History of Tax Day

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Uncle Sam wants you to pay your taxes. And you only have a few more days to do it. This year the saddest of all unofficial holidays is April 17, 2012.

[Related: Yahoo! Finance tax center]

Tax day (normally the 15th) can vary depending on how the days of the week fall in a particular year. Folks get a bit longer to pay their taxes this year because April 15th falls on a Sunday. Monday the 16th is Emancipation Day, a legal holiday in Washington D.C. that celebrates the freeing of American slaves. (According to the U.S. tax code, tax day can not fall on a Saturday, Sunday, or holiday.) But one thing that never changes: You have to file by mid-April. That wasn't always the case.

As the Library of Congress puts it, the income tax is linked to the passage of the 16th Amendment on July 2, 1909. The 16th Amendment reads as follows: "The Congress shall have power to lay and collect taxes on incomes, from whatever source derived, without apportionment among the several states, and without regard to any census or enumeration."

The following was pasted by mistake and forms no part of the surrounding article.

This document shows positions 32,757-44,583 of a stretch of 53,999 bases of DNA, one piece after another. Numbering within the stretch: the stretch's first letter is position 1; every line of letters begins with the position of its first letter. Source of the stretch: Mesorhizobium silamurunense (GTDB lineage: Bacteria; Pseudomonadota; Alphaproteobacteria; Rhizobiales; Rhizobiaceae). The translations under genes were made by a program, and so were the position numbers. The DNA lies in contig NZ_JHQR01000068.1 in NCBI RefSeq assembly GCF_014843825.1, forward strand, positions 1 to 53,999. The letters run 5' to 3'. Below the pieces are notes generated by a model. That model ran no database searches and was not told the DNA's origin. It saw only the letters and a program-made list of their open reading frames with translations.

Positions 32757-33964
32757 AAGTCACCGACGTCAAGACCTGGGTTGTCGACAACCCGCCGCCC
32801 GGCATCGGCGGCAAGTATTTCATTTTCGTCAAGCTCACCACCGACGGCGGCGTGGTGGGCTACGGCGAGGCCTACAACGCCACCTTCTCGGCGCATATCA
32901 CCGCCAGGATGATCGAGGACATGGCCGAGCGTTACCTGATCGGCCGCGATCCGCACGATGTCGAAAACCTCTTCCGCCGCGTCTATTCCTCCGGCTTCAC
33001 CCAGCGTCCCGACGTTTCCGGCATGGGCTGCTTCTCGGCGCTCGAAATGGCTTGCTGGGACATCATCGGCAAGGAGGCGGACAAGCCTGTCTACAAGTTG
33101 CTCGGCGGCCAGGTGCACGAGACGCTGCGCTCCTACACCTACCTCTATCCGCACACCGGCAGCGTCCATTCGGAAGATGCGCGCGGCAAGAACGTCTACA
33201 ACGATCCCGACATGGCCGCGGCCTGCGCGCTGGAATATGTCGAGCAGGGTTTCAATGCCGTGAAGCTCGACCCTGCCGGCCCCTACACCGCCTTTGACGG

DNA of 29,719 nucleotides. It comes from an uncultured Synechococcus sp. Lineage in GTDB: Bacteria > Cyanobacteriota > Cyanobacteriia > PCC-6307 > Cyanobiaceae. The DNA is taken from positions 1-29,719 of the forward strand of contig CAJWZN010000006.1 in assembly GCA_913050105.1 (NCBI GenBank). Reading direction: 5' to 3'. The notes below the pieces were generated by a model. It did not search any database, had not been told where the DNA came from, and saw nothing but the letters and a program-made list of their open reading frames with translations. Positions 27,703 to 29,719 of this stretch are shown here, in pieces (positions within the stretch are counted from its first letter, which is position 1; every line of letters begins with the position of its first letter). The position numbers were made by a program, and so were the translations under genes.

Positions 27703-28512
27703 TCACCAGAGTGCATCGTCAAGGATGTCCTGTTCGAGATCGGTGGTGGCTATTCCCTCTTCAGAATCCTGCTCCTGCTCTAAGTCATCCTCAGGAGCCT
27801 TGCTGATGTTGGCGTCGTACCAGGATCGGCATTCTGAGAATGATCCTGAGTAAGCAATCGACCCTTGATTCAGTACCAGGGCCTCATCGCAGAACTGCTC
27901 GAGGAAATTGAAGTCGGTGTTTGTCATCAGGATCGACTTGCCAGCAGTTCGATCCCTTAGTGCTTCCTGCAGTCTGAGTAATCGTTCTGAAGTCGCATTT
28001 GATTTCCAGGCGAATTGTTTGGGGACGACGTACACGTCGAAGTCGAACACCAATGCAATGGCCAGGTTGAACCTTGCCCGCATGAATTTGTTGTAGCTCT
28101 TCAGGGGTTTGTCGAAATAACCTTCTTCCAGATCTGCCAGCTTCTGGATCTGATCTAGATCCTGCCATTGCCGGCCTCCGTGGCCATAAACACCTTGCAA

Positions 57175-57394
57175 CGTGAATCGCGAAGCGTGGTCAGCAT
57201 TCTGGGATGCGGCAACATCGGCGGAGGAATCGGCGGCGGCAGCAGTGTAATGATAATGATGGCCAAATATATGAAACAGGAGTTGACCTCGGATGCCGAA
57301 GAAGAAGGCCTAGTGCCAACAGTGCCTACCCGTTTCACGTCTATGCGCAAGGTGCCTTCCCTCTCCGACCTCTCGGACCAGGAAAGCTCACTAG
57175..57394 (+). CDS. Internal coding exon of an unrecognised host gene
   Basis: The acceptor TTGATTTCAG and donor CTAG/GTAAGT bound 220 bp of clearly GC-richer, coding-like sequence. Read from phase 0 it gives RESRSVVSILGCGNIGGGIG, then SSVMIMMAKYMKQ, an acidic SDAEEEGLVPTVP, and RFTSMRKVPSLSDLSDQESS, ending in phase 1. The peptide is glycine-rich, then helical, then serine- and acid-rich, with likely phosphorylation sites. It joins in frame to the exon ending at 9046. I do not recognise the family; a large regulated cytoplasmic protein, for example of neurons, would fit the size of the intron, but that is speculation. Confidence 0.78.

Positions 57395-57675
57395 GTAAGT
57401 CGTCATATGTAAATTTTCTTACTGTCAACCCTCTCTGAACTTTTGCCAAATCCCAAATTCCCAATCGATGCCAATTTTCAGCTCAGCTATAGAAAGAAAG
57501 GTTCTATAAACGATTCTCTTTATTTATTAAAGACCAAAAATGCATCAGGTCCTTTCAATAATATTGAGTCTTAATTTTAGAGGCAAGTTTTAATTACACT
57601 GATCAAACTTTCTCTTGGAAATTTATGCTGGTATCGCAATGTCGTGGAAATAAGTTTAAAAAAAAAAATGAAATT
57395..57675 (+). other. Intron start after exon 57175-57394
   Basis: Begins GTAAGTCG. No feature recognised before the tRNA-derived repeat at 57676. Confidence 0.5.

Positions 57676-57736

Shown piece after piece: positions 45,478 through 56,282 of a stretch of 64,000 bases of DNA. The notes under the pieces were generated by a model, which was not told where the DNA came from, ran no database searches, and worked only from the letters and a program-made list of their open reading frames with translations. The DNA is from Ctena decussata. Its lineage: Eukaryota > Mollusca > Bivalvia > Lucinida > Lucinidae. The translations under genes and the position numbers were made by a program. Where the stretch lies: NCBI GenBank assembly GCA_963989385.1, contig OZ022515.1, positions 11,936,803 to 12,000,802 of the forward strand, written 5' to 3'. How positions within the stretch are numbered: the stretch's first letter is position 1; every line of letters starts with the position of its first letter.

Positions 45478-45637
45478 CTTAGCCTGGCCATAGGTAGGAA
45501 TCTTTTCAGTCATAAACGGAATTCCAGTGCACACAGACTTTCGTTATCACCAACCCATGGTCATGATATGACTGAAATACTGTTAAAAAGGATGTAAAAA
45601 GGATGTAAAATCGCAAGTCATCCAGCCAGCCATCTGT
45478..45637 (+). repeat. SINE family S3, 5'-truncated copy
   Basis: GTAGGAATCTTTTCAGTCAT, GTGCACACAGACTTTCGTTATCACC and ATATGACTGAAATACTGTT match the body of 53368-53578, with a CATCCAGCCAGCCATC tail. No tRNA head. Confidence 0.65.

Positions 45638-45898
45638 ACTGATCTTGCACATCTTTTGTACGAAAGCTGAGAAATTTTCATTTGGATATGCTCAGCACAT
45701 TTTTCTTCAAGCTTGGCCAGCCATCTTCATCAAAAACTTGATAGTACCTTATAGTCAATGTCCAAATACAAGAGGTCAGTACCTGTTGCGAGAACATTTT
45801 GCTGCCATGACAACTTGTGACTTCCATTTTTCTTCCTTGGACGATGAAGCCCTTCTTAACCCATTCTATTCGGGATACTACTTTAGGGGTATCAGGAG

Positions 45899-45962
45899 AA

Basically, the government is entitled to a taste of the bacon you bring home. The 16th Amendment was ratified a few years later, on February 3, 1913.

[Related: Where's my tax refund?]

Nobody is certain why lawmakers chose March 1 as tax day, but some speculate that it was because March 1, 1914, fell roughly one year after the 16th Amendment was enacted. But tax day didn't stay on March 1 for long. A few years later, the Revenue Act of 1918 moved the day forward to March 15.

And there it stayed until around 1955, when Congress moved tax day a month later to April 15. There it continues to live (more or less) as a day of dread. Why April 15? Historians believe there are two reasons. One, it gave the IRS a month longer to go through the tax returns (imagine the piles of paper before e-filing), and two, it let Uncle Sam hang onto the money a little longer before issuing refunds. Of course, the later date also meant the government had to wait longer to get a check should it be owed money.

[Related: How to avoid an IRS audit]

There are those who believe income taxes levied by the federal government are unconstitutional because they argue the 16th Amendment wasn't properly ratified. Many of these “tax resister” cases have gone to court. As this blog from Oregon Live points out, none of these arguments against the government has prevailed. 

No matter what day taxes are due, be sure to drive carefully on the way to the post office. A recently released study shows that, perhaps due to increased stress, there are on average 6% more auto accidents on tax day.

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